Getting Back to the Construction Basics
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Posted by John L. on January 11, 2017 in Contractor Focus

As the New Year begins, reflecting back on the previous year with your employees can help identify areas for future improvement. In doing so, there are times when it may help to get back to the basics. This becomes more evident with companies that have been experiencing growth for some time.

 

Getting back to the basics can mean different things to different people. Construction basics include things like foundational items, core principles, and the vision of the company.  It is easy to lose focus in the midst of tight schedules, short deadlines, and problem solving during the busy summer months.

 

Think of it this way: When you lift a heavy object, you know the basics. You position your feet, keep your back straight, and bend and lift with your legs. Employees sometimes need to be reminded of this—even though, if you were to ask them the right way to do it, they would give you the correct answer.

 

Use this checklist to identify areas you may want to improve when it comes to construction basics.

 

  1. Boosting employee morale. This includes both office and field employees.
  2. Employee health. This can include at work, on the job site, as well as at home.
  3. Safety. Do you promote a culture of safety and get our employees actively involved?
  4. Workplace security. Do employees feel secure at work? Is your company’s valuable and sensitive information secured from a cyber attack? How about job site security?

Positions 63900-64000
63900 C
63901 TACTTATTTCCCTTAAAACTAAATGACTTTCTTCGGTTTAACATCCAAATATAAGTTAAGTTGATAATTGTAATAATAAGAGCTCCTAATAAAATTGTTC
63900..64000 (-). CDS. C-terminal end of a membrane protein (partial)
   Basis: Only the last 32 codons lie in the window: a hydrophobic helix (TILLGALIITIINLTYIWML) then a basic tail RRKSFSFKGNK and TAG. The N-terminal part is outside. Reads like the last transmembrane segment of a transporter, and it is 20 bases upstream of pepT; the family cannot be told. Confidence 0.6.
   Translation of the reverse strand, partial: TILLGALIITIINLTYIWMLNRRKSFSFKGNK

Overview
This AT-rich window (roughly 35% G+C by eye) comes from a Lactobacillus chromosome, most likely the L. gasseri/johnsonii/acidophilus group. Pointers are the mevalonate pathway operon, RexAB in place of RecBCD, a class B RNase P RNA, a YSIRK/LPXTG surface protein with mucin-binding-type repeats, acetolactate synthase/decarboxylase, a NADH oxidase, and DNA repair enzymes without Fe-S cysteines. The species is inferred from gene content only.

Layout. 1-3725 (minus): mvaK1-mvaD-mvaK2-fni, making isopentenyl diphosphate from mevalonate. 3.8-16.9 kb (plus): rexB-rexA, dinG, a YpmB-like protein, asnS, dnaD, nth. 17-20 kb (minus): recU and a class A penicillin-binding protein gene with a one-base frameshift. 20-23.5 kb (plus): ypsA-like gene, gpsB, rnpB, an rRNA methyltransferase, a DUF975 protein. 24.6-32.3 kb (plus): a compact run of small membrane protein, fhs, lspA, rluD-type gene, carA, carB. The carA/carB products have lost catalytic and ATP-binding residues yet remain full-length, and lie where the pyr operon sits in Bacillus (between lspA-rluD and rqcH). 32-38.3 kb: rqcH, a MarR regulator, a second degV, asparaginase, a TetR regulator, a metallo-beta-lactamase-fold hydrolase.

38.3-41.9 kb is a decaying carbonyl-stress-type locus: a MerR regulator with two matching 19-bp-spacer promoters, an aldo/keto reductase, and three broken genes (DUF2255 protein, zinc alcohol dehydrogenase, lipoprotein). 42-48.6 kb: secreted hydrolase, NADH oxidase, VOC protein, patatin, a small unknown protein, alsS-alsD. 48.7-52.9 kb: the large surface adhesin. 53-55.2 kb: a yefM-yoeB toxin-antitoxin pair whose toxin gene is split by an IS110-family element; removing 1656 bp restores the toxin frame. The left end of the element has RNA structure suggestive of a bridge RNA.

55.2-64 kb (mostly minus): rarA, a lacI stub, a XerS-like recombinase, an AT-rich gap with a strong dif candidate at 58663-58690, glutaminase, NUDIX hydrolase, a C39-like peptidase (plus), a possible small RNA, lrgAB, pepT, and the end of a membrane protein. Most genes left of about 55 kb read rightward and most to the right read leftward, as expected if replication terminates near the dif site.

5. New Ideas. I’m amazed by the ideas my employees suggested over the years. Do you encourage and reward new ideas?
  6. Employee training. Proper training regarding company procedures and appropriate documentation.
  7. Technical training. Do you have the right employee for the task? Is the right tool being used? Are they using the right fasteners for the task?
  8. Risk management. Do you review your company practices with your construction attorney yearly? Do your contracts and purchase orders need to be updated? Do you have the proper insurance coverage?
  9. Sales. How can you attract more customers? How can you get repeat sales from existing customers? Can you expand or offer new products? Do you need to adjust your marketing strategies?
  10. Service. Do you need to improve your customer service skills? Are you engaging and interacting with customers? Do you ask for customer feedback to strive for customer satisfaction?

 

Every construction company wants to be efficient, safe, and competitive, produce high-quality workmanship, have a backlog of work, employ talented people, and establish a great working environment. All this takes constant effort and hard work to achieve. A company is only as strong as the weakest link in the chain.

John L. is our Construction guru
I bring over 35 years of experience in the construction industry in both field and office positions to Acuity including carpentry, welding, project management, contract negotiation, and much more. Also, I founded my own commercial general contracting firm specializing in building grocery stores. Over the years I’ve worked closely with architects, civil engineers, and developers. I’ve found it instrumental to build solid relationships with all involved in the construction project, including insurance companies. This is why I am here, I want to help you the contractor better understand insurance and help Acuity to offer products and services that meet your unique needs. I feel a close connection to construction and with my background I feel that I can make sure contractors have a better insurance experience.


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Posted By: John L. on November 2, 2017 in Contractor Focus
Years ago, many contractors would send a laborer to the job site before the carpenters would arrive to roll out the electrical cords as part of the daily set-up process. Not using more expensive man hours for set-up work saved time and money. Today, cordless tools are often used instead.